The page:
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  • Chetna Chauhan

3 Lessons from my 1st Year of Social Entrepreneurship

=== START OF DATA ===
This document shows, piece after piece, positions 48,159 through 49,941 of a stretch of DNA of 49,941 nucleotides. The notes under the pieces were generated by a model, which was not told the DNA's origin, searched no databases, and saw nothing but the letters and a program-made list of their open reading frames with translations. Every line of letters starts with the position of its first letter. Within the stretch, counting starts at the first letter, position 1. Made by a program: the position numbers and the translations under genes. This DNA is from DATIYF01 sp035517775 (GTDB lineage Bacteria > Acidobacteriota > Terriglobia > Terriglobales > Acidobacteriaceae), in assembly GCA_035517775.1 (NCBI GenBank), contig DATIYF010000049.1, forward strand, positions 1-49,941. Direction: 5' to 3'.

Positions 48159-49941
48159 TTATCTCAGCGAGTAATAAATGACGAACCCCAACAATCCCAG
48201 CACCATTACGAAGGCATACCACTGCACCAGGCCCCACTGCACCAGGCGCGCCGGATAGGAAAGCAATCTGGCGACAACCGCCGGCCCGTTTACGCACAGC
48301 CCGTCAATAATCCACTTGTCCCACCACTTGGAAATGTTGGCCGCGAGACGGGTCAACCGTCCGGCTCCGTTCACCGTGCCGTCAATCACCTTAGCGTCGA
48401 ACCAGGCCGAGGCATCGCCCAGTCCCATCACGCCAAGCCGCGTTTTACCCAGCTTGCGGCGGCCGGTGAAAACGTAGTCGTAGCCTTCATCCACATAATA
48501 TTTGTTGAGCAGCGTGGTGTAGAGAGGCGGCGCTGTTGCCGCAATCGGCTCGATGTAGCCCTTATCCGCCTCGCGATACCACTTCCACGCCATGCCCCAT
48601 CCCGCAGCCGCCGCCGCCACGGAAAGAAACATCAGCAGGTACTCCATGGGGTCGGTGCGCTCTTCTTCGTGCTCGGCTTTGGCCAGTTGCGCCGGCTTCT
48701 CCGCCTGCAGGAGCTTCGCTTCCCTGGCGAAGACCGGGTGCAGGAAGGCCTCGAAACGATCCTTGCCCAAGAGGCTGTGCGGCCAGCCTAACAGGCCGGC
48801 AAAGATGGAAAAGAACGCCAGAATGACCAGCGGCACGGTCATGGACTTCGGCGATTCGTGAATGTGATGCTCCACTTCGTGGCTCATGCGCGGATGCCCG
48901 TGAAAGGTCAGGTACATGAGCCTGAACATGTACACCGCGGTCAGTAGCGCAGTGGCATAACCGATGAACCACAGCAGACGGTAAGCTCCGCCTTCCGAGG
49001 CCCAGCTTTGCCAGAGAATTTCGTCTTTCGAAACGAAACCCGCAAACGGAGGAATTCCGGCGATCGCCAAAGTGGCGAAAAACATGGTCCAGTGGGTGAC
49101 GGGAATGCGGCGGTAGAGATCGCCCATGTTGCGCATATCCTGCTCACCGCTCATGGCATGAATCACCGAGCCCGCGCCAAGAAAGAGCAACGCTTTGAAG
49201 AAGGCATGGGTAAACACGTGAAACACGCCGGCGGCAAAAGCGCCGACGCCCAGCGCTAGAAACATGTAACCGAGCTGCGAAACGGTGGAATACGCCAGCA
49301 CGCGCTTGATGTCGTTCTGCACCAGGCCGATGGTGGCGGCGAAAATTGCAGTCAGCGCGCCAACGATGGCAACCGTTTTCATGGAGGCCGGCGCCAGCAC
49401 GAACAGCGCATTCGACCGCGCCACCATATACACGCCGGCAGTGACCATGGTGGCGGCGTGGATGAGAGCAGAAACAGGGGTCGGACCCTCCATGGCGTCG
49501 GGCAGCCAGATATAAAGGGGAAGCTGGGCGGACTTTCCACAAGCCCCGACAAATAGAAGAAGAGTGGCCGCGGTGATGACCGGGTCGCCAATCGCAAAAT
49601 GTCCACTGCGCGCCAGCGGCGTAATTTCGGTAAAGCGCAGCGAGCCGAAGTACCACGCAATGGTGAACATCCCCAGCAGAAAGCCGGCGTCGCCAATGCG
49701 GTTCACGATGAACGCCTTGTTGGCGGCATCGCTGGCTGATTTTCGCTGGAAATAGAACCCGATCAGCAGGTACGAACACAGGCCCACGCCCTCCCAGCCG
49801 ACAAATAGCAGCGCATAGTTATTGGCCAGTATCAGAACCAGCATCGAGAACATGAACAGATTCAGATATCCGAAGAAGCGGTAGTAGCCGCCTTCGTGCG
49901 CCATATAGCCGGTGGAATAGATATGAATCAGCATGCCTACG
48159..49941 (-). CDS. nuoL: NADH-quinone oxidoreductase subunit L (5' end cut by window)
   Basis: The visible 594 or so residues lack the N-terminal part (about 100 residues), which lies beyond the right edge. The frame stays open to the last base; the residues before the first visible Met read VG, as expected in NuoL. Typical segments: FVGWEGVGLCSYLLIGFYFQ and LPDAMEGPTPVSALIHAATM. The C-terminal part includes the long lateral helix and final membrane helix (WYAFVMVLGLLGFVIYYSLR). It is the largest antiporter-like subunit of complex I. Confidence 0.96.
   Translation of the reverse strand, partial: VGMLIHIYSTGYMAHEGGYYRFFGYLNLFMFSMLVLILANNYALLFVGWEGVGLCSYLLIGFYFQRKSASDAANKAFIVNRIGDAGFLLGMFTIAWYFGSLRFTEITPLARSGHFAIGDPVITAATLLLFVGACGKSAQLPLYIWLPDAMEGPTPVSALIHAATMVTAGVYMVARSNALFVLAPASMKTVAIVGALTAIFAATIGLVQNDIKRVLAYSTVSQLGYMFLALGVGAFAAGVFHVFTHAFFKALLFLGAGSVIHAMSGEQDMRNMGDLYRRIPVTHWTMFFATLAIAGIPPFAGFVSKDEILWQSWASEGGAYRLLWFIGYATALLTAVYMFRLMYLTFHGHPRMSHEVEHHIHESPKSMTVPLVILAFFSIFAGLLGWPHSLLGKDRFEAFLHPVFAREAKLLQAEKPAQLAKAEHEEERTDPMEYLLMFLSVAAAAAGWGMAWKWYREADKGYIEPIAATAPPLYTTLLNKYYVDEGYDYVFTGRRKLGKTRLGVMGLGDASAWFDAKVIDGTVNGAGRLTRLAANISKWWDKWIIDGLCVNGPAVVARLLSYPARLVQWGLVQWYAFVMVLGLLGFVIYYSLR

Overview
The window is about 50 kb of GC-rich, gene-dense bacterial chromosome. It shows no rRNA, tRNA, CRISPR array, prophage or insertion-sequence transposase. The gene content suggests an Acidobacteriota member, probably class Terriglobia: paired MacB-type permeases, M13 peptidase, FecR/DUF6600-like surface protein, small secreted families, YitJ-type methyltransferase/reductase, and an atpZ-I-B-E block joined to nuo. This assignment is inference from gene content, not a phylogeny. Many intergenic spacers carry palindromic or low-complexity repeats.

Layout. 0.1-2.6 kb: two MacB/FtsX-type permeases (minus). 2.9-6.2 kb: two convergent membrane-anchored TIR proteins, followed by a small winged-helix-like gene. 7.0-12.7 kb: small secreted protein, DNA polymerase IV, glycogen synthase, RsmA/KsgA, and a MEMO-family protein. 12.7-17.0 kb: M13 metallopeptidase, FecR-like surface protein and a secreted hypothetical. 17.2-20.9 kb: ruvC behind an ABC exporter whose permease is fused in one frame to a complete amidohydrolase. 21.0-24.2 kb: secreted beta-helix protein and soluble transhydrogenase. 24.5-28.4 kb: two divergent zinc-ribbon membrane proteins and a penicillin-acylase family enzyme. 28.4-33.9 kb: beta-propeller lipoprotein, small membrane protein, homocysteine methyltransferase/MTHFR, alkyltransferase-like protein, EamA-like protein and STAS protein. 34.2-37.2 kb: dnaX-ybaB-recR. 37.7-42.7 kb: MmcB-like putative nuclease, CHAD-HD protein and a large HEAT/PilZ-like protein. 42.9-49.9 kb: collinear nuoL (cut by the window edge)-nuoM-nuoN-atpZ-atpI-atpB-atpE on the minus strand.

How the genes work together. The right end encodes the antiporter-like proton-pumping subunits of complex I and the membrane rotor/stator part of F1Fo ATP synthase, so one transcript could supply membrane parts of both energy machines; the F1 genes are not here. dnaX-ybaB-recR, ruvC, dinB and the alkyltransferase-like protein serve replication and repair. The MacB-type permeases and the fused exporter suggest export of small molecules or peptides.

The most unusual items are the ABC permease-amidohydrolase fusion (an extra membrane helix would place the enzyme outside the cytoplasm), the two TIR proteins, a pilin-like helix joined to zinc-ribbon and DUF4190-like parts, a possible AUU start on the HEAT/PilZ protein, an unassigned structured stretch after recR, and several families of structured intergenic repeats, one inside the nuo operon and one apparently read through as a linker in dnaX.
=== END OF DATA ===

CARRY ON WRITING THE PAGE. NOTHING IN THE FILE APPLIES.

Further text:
Last year, when I set out on this mission to change the attitudes of individuals and communities in India, of course I knew it wasn’t going to be easy or fast. Of course, I knew I couldn’t overturn years of conditioning and stigma overnight. Of course, I knew not everyone would understand or appreciate the absolute agony and struggle of someone with an Eating Disorder. And yet, of course, I fell into the trap of wanting to do everything yesterday and being disappointed with our pace, anyway! Before I begin, I must acknowledge the humbling gratitude that has filled my heart today, and every day of this journey! I have so much appreciation for internal and external champions of our cause, our partners, our donors, all the teammates/ Freed family members, people using our services, and for everyone else this journey has led me to. Each one of them is an intrinsic part of Freed and everything we stand for. And as I sat down to reflect on my first year as a social entrepreneur, I decided that besides communicating my appreciation for a lot of things, it might also be interesting for some people out there to hear about the things I learnt along the way, what stumped me and what motivated me to strive harder. So here are 3 (of many) lessons I learned this year… Number 1: That thick skin everyone tells you about – find it, fast! Any kind of entrepreneurial endeavor includes several ups and downs – often, a lot more downs than ups! But when these endeavors involve long standing cultural and systematic problems in the social sector, for a faint-hearted cheeseball like me – thick skin isn’t enough. You need something more like “crocodile skin with a hard turtle shell outside”. Having worked on spreading our message, building an engaged community, and attempting to create safe spaces of communication, I might have oversimplified the problem in my head. People suffering, those at risk and others around them, continue to avoid conversation and proper intervention due to 1. lack of understanding of EDs, 2. massive stigma around mental illnesses in India, and 3. the scarcity of credible resources for support. Day after day, I struggle to get people to take us seriously, to not let social media “likes” and “follows” be our measure of impact, to get people to open up about their struggles with food and body image – and on some days (well, A LOT of days), I question if I’m fighting a losing battle. In moments like those, I find it crucial to use my small failures as motivation, and my hard turtle shell as a shield of optimism, that allow me to remember what’s important and keep chugging along. Number 2: Suffering may be subjective, but it’s always relevant! If I had a Rupee for every time someone asked me why I chose such a “niche” problem to solve instead of something more “meaningful” or “widespread” and “problematic”, fundraising for Freed would be cake walk My immediate response is that Eating Disorders very much are a “meaningful” problem, and people who reached out to us this past year, with loved ones who have been driven to fatal circumstances due to EDs, would agree. But that’s not even the point I’m trying to make here. In a country where millions of people still continue to struggle with extreme food insecurity and malnutrition, Eating Disorders can seem like a problem of the privileged few. The numbers are definitely true, and lop-sided. While I accept that, I also firmly believe that suffering, no matter how big or little, entirely fills the human mind and soul. From the loss of a loved one to being bullied in school for being overweight. From getting fired at a job to feeling completely alone in your struggle with food and body image – suffering can take different forms. To some, this is an absurd comparison. They would argue that each of these can be objectively tagged as better or worse than the other. Sure – but for someone dealing with any of the above, their suffering entirely takes over their life. As someone who has spent many months with Anorexia and witnessed first-hand (during this past year) the various forms of suffering caused by Eating Disorders in India, I can tell you now with full confidence that our cause is an important one to fight for. Number 3: We, as social entrepreneurs, have no choice but to take risks and be “truth-tellers”! I once read somewhere – “If you want to create large-scale impact, don’t change a thing. Change everything”. And as I set out to find my path towards creating impact, I quickly realized how much it requires me to take on the role of the “truth-teller”. Take it from me, as someone who has avoided any confrontational situation for years, this can be HARD. There are so many things we casually say, especially in Indian culture, that have been normalized and conditioned into our brains, but can be extremely damaging for someone struggling with body image/ self-esteem/ disordered eating concerns. Let’s take an example – a lot of my family members, with varied degrees of exposure to social media, make comments about my appearance as soon as they see me at a social gathering. For many years, at the risk of sounding impolite in front of my elders, I would quietly accept anything they said. But now that I have taken on this responsibility of helping people be more aware of the effects of their words on others, I feel hypocritical if I don’t call out my own family and friends. Of course, I’m often met with confused looks when I ask people to stop complimenting my weight loss, or stop mocking my skinny face, or stop using fat-phobic language, and start looking beyond someone’s appearance. Not to mention, the uncomfortable awkward silences amidst conversations, when I ask someone to reflect on the problematic nature of their “funny” comments. Do I worry about society questioning my parents’ parenting style, or my manners and respect for elders/ others around me? Sure, I do! But that’s the risk I must take to start seeing small changes in the way we think about our bodies and appearances, and the liberties we take with our words and opinions without accounting for the effect they have on others. As social entrepreneurs, we must get used to this discomfort and risk getting pushback in order to truly shake up the system and bring about the change we wish to see in the world. The lessons I’ve learned this year are fuel for Freed’s mission. As we head into 2022, I’m filled with optimism and excitement for everything that awaits us, even amidst all this uncertainty. Thank you for all the support and cheerleading each of you has graciously given me – I take this responsibility very seriously, and am confident that Freed will fulfill its vision in the time to come!